Saying Buddha in the Statehouse

By now there have been several reports regarding the row in Scotland over the walk out of several town council members during a prayer offered in the council chamber by members of the Samye Ling. Several members of the council felt that sitting through the prayer was in conflict with their religious faith, and ducked out the door- a response that has touched off arguments over inclusiveness and political correctness in Scotland, and may even result in an inquiry into the councilor’s conduct by a national standards body.

Meanwhile, in Philadelphia, a Buddhist monk performed the opening prayers at the state senate– in part as a way to convince a watchdog group not to file suit to stop the practice of opening senate proceedings with prayers. The monk, whose prayers “omitted the name of Buddha”, spoke to reporters before the ceremony, and argued that religion did have a place in government as a way of bringing the wisdom of religious traditions to bear in the public sphere.

Which raises the question: why, exactly, do we have prayers in these public gatherings? Every culture feels the need to solemnize public occasions somehow, particularly when they are concerned with weighty matters, as occasions of state import often are. But realistically, we have to acknowledge that these prayers continue to take place out of habit and tradition, rather than respecting specific values of the government- particularly in America, which has no state church, but equally in any secular nation where freedom of conscience is guaranteed. Prayer at public occasions is a habit, one brought aboard from the days when the state and the church were largely synonymous, and tolerated for years because of the relative uniformity of belief found among the populace.

Now, that homogeneity is no longer a valid assumption. No longer is it going to be the case that all, or even most, people at a public meeting will share the same faith. That leaves two options: to allow prayers of a specific faith, and ignore the alienation of minority members, or allow only ‘non-sectarian’ prayers which are, somehow, religious without subscribing to any single religion. Such prayers quickly sink to the level of mere platitude, cut off as they must be from the unique insights that give the religious traditions of the world their punch. Worse, it leads quickly into debate over what the ‘proper’ way to pray on public occasions is; is a Buddhist still non-sectarian if he repeatedly references ‘loving kindness’, or ‘dependent origination’? What about an evangelical who mentions, as George W. Bush once did, ‘wonder-working power’ without ever once mentioning Jesus? Is it non-sectarian to settle on god as singular with a capital ‘G’, or to refer to spirits or ancestors? Again, in the effort to avoid offense we put the state in the position of defining a civil religion, a thin version of religious language to be used on public occasions, with watch dog groups watching in the wings to enforce deviations from the approved language in the courts.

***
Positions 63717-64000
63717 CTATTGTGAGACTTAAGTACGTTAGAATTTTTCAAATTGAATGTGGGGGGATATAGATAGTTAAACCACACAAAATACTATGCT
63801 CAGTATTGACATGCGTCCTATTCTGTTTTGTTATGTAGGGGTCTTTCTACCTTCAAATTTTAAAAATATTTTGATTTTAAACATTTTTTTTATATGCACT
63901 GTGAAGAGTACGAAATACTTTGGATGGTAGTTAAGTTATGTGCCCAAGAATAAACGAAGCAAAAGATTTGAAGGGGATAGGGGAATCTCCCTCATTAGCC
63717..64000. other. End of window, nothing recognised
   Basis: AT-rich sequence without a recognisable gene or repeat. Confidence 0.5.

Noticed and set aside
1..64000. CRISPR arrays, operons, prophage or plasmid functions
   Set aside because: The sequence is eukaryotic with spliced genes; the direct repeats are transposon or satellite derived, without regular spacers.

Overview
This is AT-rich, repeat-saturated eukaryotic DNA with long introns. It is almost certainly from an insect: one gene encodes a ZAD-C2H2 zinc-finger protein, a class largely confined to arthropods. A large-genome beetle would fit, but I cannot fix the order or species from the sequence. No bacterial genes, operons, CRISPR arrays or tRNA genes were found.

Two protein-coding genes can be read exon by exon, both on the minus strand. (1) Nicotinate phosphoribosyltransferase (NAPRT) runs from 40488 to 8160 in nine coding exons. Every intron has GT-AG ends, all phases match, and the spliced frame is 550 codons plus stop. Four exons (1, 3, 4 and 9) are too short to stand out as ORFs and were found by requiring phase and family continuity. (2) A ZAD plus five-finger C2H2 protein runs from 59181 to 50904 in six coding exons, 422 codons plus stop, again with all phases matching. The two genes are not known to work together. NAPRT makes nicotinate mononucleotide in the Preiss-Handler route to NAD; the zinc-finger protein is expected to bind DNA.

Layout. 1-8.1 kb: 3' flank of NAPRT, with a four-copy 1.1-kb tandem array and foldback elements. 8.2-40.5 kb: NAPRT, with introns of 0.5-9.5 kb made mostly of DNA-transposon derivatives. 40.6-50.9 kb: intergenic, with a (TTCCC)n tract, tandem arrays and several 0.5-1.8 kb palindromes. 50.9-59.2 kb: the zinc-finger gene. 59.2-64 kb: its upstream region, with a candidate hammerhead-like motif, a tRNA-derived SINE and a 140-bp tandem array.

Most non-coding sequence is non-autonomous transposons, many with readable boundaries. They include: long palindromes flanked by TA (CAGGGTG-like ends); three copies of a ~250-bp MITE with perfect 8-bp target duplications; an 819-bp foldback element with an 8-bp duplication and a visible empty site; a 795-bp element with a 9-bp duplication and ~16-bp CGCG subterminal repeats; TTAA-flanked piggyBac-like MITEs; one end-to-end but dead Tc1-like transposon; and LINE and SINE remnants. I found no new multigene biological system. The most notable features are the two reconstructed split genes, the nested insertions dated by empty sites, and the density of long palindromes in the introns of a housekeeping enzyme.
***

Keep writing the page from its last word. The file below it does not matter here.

A Labor party objector to the behavior of the Scottish councilors claimed that their withdrawal from the Buddhist prayer cast doubt on their ability to represent their constituents regardless of creed. Such concern fails to recognize a critical difference between respecting faith and participating in it. The councilors have a responsibility to treat their constituents as they would all others in government matters, regardless of their faith. That does not translate into a responsibility to attend or participate in religious ceremonies. Why are such ceremonies- be they Buddhist, Christian, or ‘non-sectarian’- being forced on anyone in public service, or anyone who attends a city council meetings? Furthermore, offering prayers in council hardly seems like an appropriate way for a government to recognize a milestone of a community religious organization; holding a mass to recognize the anniversary of a cathedral would be no more appropriate.

Putting prayers in the midst of government business provides opportunities for conflict and misunderstanding without providing any demonstrable benefit. Religious wisdom can always enter into civil discussions, but should do so by offering advice and guidance to decision makers, be they senators or voters, not by the recitation of semi-religious platitudes at public meetings. Religious services and ceremonies belong among communities of believers, where anyone can decide to attend or not as their conscience dictates, and they are free to express their beliefs without worry of crossing non-sectarian boundries. The founding fathers and their interpretors were wiser than many today credit; the ‘separation of church and state’ sometimes reviled by the religious in American politics is as much about the protection of religion as it is about protection from religion.

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